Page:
they took some healthy men and on average they're around 23 years of age
and there were some criteria that they had to have number one no influenza
vaccine in the previous three years and all of them had to have a specific sleep
routine in other words they normally went to bed between 11:00 p.m. and 1:00
a.m. they typically woke up between 7:00 and 9:00 a.m. and their total sleep time
was around 8 hours plus or minus 30 minutes there were about 25 of these men
and they split them up into two groups the first group which had 11 was the
intervention group and these are the ones that were prevented from sleeping
and then there was another group of about 14 that were the control group
they did something very interesting those eleven in the sleep deprivation
group were only allowed to sleep for four hours and they did this for six
nights whereas the control group were allowed to sleep for the eight hours for
those same six nights then after those six nights of only four hours sleep per
night then they were allowed to sleep for 12 hours to recover and they did
that for seven nights here of course they were allowed to sleep again for the
eight hours for the same seven nights what they did was they took measurements
of antibody titers and they did it just before they were given an immunization
so I'm gonna right here when they were given immunization was on the fourth
night so right here fourth night
of minimal sleep and this was an immunization against the flu vaccine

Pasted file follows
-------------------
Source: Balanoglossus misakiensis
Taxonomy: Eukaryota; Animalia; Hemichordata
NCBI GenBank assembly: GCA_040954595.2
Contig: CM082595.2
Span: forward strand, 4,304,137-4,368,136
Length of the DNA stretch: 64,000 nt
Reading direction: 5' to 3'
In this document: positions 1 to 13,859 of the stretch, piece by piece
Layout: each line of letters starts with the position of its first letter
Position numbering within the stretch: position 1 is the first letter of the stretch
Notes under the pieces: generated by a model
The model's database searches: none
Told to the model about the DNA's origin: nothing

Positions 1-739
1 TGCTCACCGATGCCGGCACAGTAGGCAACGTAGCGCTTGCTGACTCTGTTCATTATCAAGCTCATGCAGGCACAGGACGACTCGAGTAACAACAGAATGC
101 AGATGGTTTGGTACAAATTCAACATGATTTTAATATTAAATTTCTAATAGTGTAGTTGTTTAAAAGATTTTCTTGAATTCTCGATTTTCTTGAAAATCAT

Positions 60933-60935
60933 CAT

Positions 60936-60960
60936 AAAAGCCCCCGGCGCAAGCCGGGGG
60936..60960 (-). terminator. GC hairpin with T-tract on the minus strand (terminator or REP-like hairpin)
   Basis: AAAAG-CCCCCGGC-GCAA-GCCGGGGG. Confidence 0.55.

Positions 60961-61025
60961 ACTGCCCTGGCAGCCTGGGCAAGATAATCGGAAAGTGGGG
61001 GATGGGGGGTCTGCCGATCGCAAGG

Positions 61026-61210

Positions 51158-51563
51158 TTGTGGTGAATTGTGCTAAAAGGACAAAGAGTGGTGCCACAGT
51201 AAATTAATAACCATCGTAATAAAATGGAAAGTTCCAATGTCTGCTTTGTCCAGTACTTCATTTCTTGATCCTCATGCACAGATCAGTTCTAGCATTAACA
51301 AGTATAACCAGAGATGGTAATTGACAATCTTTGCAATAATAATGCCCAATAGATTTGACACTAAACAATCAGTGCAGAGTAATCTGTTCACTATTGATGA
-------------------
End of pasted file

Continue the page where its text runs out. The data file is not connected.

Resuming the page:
okay so flu vaccine given there and flu vaccine given the same point over here
and what they measured was at this point right here what was the antibody titer
to the flu vaccine and they also measured again ten days later and then
they measured again 21 to 30 days later so they wanted to see what the effect
was of sleep deprivation on the body's ability to make antibodies against in
this case the flu vaccine basically a challenge immunologically to the
patient's immune system so even though the patient's had never had a flu shot
before as we mentioned in the previous three years they did have antibodies
against the flu because of course people have had the flu in the past and so
there was no statistical significant difference here between these two so
there was no difference and over here on the sleep deprivation side it was point
zero seven and I'm rounding it off and over here on the control side it was
point zero nine so there was no statistical significant difference now